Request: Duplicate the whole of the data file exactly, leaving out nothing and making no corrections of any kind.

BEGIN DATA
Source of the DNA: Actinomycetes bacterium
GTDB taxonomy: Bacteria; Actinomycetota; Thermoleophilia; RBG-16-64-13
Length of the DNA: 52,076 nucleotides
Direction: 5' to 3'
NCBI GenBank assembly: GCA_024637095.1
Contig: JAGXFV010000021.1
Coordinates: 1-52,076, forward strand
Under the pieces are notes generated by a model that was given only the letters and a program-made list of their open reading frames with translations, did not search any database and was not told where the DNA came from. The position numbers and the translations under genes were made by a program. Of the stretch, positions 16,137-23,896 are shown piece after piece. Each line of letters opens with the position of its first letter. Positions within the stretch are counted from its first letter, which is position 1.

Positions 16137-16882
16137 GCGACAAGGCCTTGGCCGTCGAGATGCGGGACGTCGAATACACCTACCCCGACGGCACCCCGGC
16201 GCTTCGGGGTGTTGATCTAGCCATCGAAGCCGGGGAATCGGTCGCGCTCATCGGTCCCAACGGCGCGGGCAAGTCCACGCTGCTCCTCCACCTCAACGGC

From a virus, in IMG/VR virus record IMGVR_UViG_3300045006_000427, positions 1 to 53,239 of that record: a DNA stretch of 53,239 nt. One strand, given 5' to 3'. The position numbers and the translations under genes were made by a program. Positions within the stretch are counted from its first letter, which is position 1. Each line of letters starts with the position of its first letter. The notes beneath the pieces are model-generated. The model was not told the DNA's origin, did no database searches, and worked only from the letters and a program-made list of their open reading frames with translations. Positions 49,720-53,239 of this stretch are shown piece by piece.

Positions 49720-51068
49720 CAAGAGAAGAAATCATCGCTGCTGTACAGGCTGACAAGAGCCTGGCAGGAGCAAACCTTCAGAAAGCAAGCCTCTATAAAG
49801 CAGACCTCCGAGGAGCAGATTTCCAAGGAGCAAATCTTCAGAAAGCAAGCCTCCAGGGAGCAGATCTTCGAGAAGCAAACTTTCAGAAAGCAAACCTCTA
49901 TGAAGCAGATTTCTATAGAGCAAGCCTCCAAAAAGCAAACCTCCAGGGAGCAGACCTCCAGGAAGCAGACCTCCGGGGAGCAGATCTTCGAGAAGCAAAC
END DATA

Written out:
Source of the DNA: Actinomycetes bacterium
GTDB taxonomy: Bacteria; Actinomycetota; Thermoleophilia; RBG-16-64-13
Length of the DNA: 52,076 nucleotides
Direction: 5' to 3'
NCBI GenBank assembly: GCA_024637095.1
Contig: JAGXFV010000021.1
Coordinates: 1-52,076, forward strand
Under the pieces are notes generated by a model that was given only the letters and a program-made list of their open reading frames with translations, did not search any database and was not told where the DNA came from. The position numbers and the translations under genes were made by a program. Of the stretch, positions 16,137-23,896 are shown piece after piece. Each line of letters opens with the position of its first letter. Positions within the stretch are counted from its first letter, which is position 1.

Positions 16137-16882
16137 GCGACAAGGCCTTGGCCGTCGAGATGCGGGACGTCGAATACACCTACCCCGACGGCACCCCGGC
16201 GCTTCGGGGTGTTGATCTAGCCATCGAAGCCGGGGAATCGGTCGCGCTCATCGGTCCCAACGGCGCGGGCAAGTCCACGCTGCTCCTCCACCTCAACGGC

From a virus, in IMG/VR virus record IMGVR_UViG_3300045006_000427, positions 1 to 53,239 of that record: a DNA stretch of 53,239 nt. One strand, given 5' to 3'. The position numbers and the translations under genes were made by a program. Positions within the stretch are counted from its first letter, which is position 1. Each line of letters starts with the position of its first letter. The notes beneath the pieces are model-generated. The model was not told the DNA's origin, did no database searches, and worked only from the letters and a program-made list of their open reading frames with translations. Positions 49,720-53,239 of this stretch are shown piece by piece.

Positions 49720-51068
49720 CAAGAGAAGAAATCATCGCTGCTGTACAGGCTGACAAGAGCCTGGCAGGAGCAAACCTTCAGAAAGCAAGCCTCTATAAAG
49801 CAGACCTCCGAGGAGCAGATTTCCAAGGAGCAAATCTTCAGAAAGCAAGCCTCCAGGGAGCAGATCTTCGAGAAGCAAACTTTCAGAAAGCAAACCTCTA
49901 TGAAGCAGATTTCTATAGAGCAAGCCTCCAAAAAGCAAACCTCCAGGGAGCAGACCTCCAGGAAGCAGACCTCCGGGGAGCAGATCTTCGAGAAGCAAAC